For the development of the new therapeutic device for the atrial fibrillation, implantable cooling device using Peltier element was developed in this study. An implantable cooling device had been consisted from Peltier element with transcutaneous energy transmission system (TETS). 1st coil can be contacted from outside of the body, when the patients will feel palpitation. Electrical current will be induced to the implanted 2nd coil. Peltier element will able to cool the surface of the atrium. For the confirmation of the effect of the cooling device, trial manufacture model was developed. Animal experiments using six healthy adult goats after animal ethical committee allowance was carried out. Fourth intercostals space had been opened after anesthesia inhalation, and various sensors had been inserted. AF was induced by the electrical current with battery. As the results, AF had been recovered to the normal sinus rhythm after cooling in all six goats. So, this cooling system for the control of AF showed evident effect in these experiments. Smaller size cooling device has been under development aiming at totally implantable type. Catheter type cooling device for the insertion by the use of fiber-scope type is now under planning for the clinical application. This new type device may be able to become good news for the patients with uncontrollable AF.

  4. Anodizing color coded anodized Ti6Al4V medical devices for increasing bone cell functions

    Webster TJ

    2013-01-01

    Full Text Available Alexandra P Ross, Thomas J WebsterSchool of Engineering and Department of Orthopedics, Brown University, Providence, RI, USAAbstract: Current titanium-based implants are often anodized in sulfuric acid (H2SO4 for color coding purposes. However, a crucial parameter in selecting the material for an orthopedic implant is the degree to which it will integrate into the surrounding bone. Loosening at the bone–implant interface can cause catastrophic failure when motion occurs between the implant and the surrounding bone. Recently, a different anodization process using hydrofluoric acid has been shown to increase bone growth on commercially pure titanium and titanium alloys through the creation of nanotubes. The objective of this study was to compare, for the first time, the influence of anodizing a titanium alloy medical device in sulfuric acid for color coding purposes, as is done in the orthopedic implant industry, followed by anodizing the device in hydrofluoric acid to implement nanotubes. Specifically, Ti6Al4V model implant samples were anodized first with sulfuric acid to create color-coding features, and then with hydrofluoric acid to implement surface features to enhance osteoblast functions. The material surfaces were characterized by visual inspection, scanning electron microscopy, contact angle measurements, and energy dispersive spectroscopy. Human osteoblasts were seeded onto the samples for a series of time points and were measured for adhesion and proliferation. After 1 and 2 weeks, the levels of alkaline phosphatase activity and calcium deposition were measured to assess the long-term differentiation of osteoblasts into the calcium depositing cells. The results showed that anodizing in hydrofluoric acid after anodizing in sulfuric acid partially retains color coding and creates unique surface features to increase osteoblast adhesion, proliferation, alkaline phosphatase activity, and calcium deposition. In this manner, this study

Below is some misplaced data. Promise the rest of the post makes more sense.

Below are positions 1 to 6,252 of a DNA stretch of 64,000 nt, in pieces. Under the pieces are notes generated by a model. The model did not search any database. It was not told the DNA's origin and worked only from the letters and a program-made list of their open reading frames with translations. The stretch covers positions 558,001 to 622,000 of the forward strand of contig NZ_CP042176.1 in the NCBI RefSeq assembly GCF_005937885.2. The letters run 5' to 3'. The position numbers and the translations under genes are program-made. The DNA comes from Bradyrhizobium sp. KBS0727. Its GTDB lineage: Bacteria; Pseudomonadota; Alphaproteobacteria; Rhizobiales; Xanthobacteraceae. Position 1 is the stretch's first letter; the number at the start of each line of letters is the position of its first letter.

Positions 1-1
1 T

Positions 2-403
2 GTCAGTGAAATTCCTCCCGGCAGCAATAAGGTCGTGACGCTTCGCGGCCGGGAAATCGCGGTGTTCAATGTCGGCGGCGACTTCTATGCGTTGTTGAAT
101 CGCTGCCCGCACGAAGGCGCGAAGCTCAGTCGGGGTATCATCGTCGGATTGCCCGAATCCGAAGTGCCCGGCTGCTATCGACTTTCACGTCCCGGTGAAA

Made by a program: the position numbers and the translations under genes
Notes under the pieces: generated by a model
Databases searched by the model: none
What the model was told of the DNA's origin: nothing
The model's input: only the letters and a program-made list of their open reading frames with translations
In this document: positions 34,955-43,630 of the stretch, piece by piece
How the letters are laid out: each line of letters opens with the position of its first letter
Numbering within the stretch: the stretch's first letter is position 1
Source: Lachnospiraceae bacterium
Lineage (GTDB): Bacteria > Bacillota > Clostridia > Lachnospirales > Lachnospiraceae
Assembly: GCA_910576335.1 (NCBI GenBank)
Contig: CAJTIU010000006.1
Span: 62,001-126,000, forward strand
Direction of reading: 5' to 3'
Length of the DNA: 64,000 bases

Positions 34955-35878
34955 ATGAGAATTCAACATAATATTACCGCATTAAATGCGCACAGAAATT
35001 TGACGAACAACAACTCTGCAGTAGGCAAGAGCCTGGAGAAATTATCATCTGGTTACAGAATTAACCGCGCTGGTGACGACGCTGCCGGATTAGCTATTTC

5. Anodizing color coded anodized Ti6Al4V medical devices for increasing bone cell functions.

    Ross, Alexandra P; Webster, Thomas J

    2013-01-01